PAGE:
Marijuana home grows danger study not timed to hurt Amendment 64, pot opponent says
On Monday, before Amendment 64's proponents lost a court case over excised Blue Book language, and prior to Governor John Hickenlooper announcing his opposition to the measure, law enforcement officials held a press conference touting a study about the dangers of marijuana grows. Was the latter part of a coordinated campaign to undermine the measure? A study backer says no.
"We actually wanted to release it as early as we could, because it's a safety issue for the cops," says Tom Gorman, director of the Rocky Mountain High Intensity Drug Trafficking Area. "But the report wasn't finalized until relatively recently."
This isn't the first time Gorman's been asked such questions. In August, the Rocky Mountain HIDTA released another much-ballyhooed pot report, this one presenting evidence that Colorado medical marijuana is being illegally diverted. But he laughs when asked if we should expect another damning study prior to the election.
"I generally know what's going on, and I haven't heard of another one coming out -- so you can tell the other side to relax," he says.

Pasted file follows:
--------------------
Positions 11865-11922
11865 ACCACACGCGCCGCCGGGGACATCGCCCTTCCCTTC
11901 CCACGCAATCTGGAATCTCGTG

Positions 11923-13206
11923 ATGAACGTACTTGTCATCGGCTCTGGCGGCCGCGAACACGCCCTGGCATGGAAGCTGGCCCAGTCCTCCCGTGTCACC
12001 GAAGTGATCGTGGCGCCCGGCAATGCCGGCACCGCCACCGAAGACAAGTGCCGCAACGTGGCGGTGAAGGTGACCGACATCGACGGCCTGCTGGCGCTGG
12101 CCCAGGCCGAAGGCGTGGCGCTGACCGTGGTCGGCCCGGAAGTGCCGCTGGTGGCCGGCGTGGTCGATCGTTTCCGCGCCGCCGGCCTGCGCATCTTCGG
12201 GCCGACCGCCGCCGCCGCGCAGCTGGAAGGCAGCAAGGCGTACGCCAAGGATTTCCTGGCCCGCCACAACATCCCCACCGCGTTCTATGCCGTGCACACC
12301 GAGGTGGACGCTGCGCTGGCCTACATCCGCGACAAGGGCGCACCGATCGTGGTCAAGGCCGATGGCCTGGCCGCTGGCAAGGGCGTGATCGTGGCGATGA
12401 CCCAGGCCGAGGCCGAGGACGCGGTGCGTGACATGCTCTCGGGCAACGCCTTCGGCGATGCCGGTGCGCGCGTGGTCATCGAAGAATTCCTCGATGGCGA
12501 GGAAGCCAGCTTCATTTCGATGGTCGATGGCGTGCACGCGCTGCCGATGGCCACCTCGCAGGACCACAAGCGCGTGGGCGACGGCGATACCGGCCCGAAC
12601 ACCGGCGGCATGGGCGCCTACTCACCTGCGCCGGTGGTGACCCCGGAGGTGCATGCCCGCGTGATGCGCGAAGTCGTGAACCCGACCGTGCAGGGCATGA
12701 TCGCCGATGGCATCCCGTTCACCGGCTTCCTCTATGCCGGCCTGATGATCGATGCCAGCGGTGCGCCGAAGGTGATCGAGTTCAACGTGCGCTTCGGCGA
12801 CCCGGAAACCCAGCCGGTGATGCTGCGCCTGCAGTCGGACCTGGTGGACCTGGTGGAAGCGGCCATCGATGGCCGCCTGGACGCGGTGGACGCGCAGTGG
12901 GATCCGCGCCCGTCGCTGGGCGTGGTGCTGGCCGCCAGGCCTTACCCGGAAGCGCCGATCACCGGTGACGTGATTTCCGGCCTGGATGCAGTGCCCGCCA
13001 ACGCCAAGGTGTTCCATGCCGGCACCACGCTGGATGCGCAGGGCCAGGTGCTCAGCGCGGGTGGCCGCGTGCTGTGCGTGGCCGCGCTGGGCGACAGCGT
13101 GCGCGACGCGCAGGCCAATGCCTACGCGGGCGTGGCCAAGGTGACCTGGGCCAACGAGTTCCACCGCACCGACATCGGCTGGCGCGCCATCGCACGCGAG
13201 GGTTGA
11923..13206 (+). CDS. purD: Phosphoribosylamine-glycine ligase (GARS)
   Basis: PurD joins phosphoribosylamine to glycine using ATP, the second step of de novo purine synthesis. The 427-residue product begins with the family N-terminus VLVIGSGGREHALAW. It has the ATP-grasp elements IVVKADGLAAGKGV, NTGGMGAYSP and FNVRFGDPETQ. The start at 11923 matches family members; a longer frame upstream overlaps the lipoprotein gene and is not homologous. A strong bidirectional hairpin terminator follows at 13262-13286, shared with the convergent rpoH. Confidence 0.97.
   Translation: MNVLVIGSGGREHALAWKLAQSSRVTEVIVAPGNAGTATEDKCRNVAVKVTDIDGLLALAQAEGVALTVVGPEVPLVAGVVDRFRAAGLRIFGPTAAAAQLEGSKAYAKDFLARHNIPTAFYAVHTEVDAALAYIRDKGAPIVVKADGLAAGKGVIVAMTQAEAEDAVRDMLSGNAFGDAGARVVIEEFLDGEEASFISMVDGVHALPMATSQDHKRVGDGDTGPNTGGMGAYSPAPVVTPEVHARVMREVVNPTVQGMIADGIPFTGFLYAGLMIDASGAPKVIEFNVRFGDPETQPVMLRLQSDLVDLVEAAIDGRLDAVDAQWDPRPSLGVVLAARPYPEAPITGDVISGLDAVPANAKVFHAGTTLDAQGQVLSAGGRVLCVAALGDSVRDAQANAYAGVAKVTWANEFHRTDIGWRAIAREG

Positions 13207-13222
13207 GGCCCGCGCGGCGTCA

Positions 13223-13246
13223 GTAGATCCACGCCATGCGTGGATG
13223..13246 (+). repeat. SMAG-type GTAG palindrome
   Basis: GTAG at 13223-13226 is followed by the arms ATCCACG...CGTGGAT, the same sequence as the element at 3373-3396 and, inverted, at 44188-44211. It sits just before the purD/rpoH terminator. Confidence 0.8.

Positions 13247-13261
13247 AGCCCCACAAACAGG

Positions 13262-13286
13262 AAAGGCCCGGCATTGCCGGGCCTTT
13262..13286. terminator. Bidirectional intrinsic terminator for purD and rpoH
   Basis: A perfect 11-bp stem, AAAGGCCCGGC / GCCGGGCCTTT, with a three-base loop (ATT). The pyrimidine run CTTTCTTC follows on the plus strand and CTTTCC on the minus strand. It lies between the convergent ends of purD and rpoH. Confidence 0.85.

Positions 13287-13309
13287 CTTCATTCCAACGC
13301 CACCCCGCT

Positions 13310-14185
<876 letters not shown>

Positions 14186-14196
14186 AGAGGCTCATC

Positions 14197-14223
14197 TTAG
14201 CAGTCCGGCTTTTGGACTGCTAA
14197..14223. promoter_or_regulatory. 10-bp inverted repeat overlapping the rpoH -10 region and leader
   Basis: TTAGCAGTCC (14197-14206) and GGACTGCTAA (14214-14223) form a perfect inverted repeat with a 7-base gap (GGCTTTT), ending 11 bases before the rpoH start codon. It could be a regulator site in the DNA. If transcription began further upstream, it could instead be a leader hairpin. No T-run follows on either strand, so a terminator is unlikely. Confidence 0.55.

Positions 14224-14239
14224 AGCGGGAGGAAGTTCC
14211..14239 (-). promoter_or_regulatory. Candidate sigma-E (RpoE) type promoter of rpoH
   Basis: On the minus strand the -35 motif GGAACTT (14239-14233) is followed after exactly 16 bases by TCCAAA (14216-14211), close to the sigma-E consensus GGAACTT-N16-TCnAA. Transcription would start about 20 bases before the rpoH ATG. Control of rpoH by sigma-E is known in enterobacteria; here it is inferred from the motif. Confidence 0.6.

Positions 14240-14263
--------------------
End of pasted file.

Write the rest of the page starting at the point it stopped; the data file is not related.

However, he adds this caveat: "There may be a big raid or something like that, which I can't control."
Whether other officials can is another issue raised of late -- specifically in the wake of the Silver Lizard dispensary bust in August, handled by the Colorado Attorney General's office occupied by vocal MMJ and pot opponent John Suthers.
Regarding the marijuana-grows study, our William Breathes was critical of it. He notes that the analyzed grows were all identified by police, suggesting that cops may have chosen particularly horrific examples to bolster their point. Likewise, he regards comments equating marijuana grows and meth houses to be exaggerated and hysterical.
Gorman takes on these arguments one by one.
Continue to read Tom Gorman's responses, as well as the marijuana grow study.